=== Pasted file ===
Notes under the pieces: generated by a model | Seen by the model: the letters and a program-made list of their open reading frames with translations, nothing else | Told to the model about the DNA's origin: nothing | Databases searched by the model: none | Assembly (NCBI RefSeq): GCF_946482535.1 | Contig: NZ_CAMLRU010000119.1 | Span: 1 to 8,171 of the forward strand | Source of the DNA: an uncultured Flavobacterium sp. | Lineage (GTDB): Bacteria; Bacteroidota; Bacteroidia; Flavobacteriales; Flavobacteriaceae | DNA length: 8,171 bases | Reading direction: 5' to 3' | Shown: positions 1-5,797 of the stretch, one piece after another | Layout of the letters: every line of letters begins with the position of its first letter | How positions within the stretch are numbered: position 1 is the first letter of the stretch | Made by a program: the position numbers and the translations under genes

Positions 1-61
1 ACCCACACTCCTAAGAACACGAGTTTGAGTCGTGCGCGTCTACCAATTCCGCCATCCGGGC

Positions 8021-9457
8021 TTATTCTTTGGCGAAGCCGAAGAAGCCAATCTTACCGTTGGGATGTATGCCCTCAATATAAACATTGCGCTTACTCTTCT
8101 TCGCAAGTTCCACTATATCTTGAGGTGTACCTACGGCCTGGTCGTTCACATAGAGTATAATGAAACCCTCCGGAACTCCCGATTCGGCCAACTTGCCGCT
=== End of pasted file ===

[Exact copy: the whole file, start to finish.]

Notes under the pieces: generated by a model | Seen by the model: the letters and a program-made list of their open reading frames with translations, nothing else | Told to the model about the DNA's origin: nothing | Databases searched by the model: none | Assembly (NCBI RefSeq): GCF_946482535.1 | Contig: NZ_CAMLRU010000119.1 | Span: 1 to 8,171 of the forward strand | Source of the DNA: an uncultured Flavobacterium sp. | Lineage (GTDB): Bacteria; Bacteroidota; Bacteroidia; Flavobacteriales; Flavobacteriaceae | DNA length: 8,171 bases | Reading direction: 5' to 3' | Shown: positions 1-5,797 of the stretch, one piece after another | Layout of the letters: every line of letters begins with the position of its first letter | How positions within the stretch are numbered: position 1 is the first letter of the stretch | Made by a program: the position numbers and the translations under genes

Positions 1-61
1 ACCCACACTCCTAAGAACACGAGTTTGAGTCGTGCGCGTCTACCAATTCCGCCATCCGGGC

Positions 8021-9457
8021 TTATTCTTTGGCGAAGCCGAAGAAGCCAATCTTACCGTTGGGATGTATGCCCTCAATATAAACATTGCGCTTACTCTTCT
8101 TCGCAAGTTCCACTATATCTTGAGGTGTACCTACGGCCTGGTCGTTCACATAGAGTATAATGAAACCCTCCGGAACTCCCGATTCGGCCAACTTGCCGCT